More stories from February's issue of THE BEE!

Ardenwald, Van Water Street, house fire, Southeast Portland, Oregon
With the family safely out of this burning Ardenwald-Johnson Creek neighborhood home, firefighters attacked the smoky blaze. (Photo by David F. Ashton)

Fire burns Ardenwald home on Van Water Street


Neighbors were on the phone to the 9-1-1 Center when they began to notice smoke rising from a house in the Ardenwald-Johnson Creek neighborhood on Friday, December 27. Portland Fire & Rescue (PF&R) dispatchers began sending engines and trucks at 4:26 p.m.

Just as PF&R Lents Station’s Engine 11 crew was reporting to dispatchers seeing thick, dark smoke as they approached from Johnson Creek Boulevard, a person claiming to be a resident of the smoking house at 3711 S.E. Van Water Street called 9-1-1 Center to assert that the “garage fire is under control” – but a neighbor across the street called the dispatch center moments later, to report flames in the attached garage.

“In fact, we could see fire coming from the garage, and heavy smoke pouring out the front door of the home,” the neighbor told THE BEE.  Other neighbors said they were concerned, because they believed that “several families” lived there.

Firefighters searched the house as smoke continued pouring out of doors and windows, but reported that they found nobody inside.

A young female ran up the street toward the burning house, screaming “My baby! My Baby!” – but it turned out to be that she was concerned about her pet.  Over the fire radio came the message, “Negative on the animals.”

Firefighters from Ladder Truck 10 made their way up to the roof, and stood by to cut vertical ventilation holes in it. As it turned out, they only had to cut a small “inspection hole” – they found the attic to be untouched by fire.

Eight occupants, ranging from 18 to 75 years of age, were displaced by the fire, and were assisted by volunteers with American Red Cross who provided temporary shelter, clothing, and supplies. No word on whether or not the missing pet was found.

Estimated damages and suspected cause of the blaze were not yet available from PF&R officials as THE BEE went to press.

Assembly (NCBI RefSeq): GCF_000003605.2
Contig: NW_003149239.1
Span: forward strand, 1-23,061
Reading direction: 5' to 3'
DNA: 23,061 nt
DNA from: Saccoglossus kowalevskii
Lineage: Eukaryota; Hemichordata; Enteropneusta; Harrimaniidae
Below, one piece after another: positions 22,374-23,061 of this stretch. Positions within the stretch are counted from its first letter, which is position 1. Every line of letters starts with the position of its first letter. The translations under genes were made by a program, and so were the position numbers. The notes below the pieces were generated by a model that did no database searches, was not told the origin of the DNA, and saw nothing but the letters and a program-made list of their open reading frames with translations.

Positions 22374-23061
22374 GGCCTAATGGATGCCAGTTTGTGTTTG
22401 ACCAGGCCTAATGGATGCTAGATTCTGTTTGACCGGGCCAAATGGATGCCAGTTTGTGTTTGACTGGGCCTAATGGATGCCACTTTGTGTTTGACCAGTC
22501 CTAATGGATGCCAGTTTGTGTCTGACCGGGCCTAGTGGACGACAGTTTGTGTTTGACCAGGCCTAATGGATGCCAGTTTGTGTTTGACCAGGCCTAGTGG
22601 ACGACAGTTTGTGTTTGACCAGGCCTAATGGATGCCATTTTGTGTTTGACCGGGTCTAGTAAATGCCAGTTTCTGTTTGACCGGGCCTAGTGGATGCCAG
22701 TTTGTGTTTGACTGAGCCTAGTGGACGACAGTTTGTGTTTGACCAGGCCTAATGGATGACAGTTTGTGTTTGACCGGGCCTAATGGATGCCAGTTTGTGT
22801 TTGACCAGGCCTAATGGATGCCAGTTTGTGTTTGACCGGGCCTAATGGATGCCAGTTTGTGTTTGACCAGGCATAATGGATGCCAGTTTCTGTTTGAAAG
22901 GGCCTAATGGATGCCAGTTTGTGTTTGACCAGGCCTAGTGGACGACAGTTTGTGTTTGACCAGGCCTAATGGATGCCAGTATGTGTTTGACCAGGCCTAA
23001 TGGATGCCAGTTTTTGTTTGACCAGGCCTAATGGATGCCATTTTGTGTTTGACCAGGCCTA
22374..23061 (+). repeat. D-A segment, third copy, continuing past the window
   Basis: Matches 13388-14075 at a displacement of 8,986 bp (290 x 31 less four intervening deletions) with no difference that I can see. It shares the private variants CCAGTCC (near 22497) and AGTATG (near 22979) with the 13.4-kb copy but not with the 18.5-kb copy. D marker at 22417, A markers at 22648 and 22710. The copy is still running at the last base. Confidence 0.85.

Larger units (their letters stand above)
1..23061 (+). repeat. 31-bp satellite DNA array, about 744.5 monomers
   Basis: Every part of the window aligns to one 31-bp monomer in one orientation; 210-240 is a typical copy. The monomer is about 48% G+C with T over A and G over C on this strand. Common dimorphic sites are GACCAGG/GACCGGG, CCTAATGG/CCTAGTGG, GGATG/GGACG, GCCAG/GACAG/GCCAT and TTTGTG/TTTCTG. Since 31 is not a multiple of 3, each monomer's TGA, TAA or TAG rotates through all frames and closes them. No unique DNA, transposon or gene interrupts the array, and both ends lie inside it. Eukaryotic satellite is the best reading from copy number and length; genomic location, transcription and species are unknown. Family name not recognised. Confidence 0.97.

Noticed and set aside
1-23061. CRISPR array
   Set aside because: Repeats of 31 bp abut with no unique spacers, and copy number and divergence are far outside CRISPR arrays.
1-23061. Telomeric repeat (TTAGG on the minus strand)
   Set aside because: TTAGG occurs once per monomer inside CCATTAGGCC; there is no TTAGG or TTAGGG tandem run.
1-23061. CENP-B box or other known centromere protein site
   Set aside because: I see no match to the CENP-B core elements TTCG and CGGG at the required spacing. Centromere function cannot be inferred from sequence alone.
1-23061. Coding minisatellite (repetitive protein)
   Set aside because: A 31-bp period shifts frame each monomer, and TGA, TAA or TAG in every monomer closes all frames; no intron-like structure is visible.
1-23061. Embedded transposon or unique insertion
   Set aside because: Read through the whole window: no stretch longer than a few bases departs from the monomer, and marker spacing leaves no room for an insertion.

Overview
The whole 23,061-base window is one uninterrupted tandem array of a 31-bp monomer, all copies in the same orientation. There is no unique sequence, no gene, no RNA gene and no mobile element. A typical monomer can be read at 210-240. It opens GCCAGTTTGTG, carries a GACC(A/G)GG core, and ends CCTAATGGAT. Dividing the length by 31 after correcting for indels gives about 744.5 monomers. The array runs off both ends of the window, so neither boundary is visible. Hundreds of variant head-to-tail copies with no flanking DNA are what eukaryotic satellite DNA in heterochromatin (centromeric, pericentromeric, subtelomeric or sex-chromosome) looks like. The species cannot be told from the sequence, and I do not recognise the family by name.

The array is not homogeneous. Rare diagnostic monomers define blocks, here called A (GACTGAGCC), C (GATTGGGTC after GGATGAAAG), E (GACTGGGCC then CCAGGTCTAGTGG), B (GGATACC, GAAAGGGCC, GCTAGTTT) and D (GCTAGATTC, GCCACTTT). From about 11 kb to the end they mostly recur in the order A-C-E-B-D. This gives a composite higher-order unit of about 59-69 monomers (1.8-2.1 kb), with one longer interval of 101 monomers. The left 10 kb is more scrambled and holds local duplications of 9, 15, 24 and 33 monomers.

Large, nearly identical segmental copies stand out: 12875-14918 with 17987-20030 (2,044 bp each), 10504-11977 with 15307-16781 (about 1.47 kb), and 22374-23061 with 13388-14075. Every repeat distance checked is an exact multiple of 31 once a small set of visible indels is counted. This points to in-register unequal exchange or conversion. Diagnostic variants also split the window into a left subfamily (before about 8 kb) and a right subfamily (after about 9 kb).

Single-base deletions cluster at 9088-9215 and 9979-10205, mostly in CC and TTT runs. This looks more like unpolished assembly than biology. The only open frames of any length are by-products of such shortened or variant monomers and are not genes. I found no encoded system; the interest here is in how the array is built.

Salmon fry, classroom, fish, release, Willamette River, Sallwood, Southeast Portland, Oregon
Several students at a time came to the bank of the Willamette to release their classroom-hatched salmon together. (Photo by David F. Ashton)

Students release tiny salmon into Willamette, at Sellwood


Wind-blown rain didn’t discourage some 150 students and their teachers from four Portland grade schools from arriving at Sellwood Riverfront Park on the morning of December 20, to release salmon hatchlings – called “fry” – into the Willamette River.

“Our seventh and eighth graders, as well many students from Creston School, some from St. Rose Catholic School, and some from Sunnyside Environmental School were given salmon eggs to raise during the fall, by the Oregon Fish and Wildlife Department (ODFW),” Sarah Anderson told THE BEE. She’s the Fieldwork and Place-Based Education Coordinator at the Cottonwood School of Civics and Science.

“The Multnomah 4-H coordinated this in the schools, gave us tanks, and trained volunteers on how to raise fish from eggs into the ‘fry’ that they will release here this morning,” Anderson continued. “This is in conjunction with an eight-week program at nearby Oaks Bottom, learning about water quality, native vegetation, animals, and restoration projects there.”

Teaching youth environmental stewardship
“This project is important, because it gives students a meaningful way to understand their ability to be stewards of wildlife and of the planet, by connecting what they learned from raising salmon eggs to ‘fry’, to releasing these fish into the river,” said Oregon State University Extension Service 4-H coordinator Courtney Lobo.

“More broadly,” Lobo added wryly, “we’re providing young people teaching-by-doing, and hands-on ways to love their Earth – even as our 4-H programs in Portland continue to be on the [county] budgetary ‘chopping block’.” 

ODFW’s “Salmon and Trout Enhancement Program” (STEP) representative John Cox was there to tell the gathered students, “We appreciate your raising the fish in the classroom; we realize it takes a lot of effort. And, we really appreciate your working in this program to help return salmon to the Willamette River.”

Also at the park for the ceremony was Greg Archuleta, a tribal member of Clackamas Chinook, Santiam Kalapuya, and Shasta, and a member of the Confederated Tribes of Grand Ronde, who teaches history of the “Tribes of Western Oregon”.

“Fish are really important to our tribal people; we also appreciate your interest in the water quality, which is important for the fishes’ survival. It’s nice to see your connection with the fish; one of these days, tribal people may be able to harvest one of the fish you released today.”

As the students were releasing their fish into the water at the riverbank, Archuleta remarked to THE BEE, “This is really neat to see – that they took the responsibility to raise the fish, care for them, and now they get to see them released. It’s pretty neat.”

Holgate Boulevard, utility pole, crash, Reed neighborhood, Southeast Portland, Oregon
A tow truck responded to clear the smashed car from the S.E. 28th and Holgate intersection, and get the morning commute traffic moving again. (Photo by David F. Ashton)

Car smashes into power pole on Holgate Boulevard


It was a dry and overcast Wednesday morning, December 11, when a silver Honda Accord eastbound on S.E. Holgate Boulevard careened into a wooden utility pole, next to a Shell gas station at the corner of 28th Avenue.

The collision was so violent, it collapsed much of the front end of the car.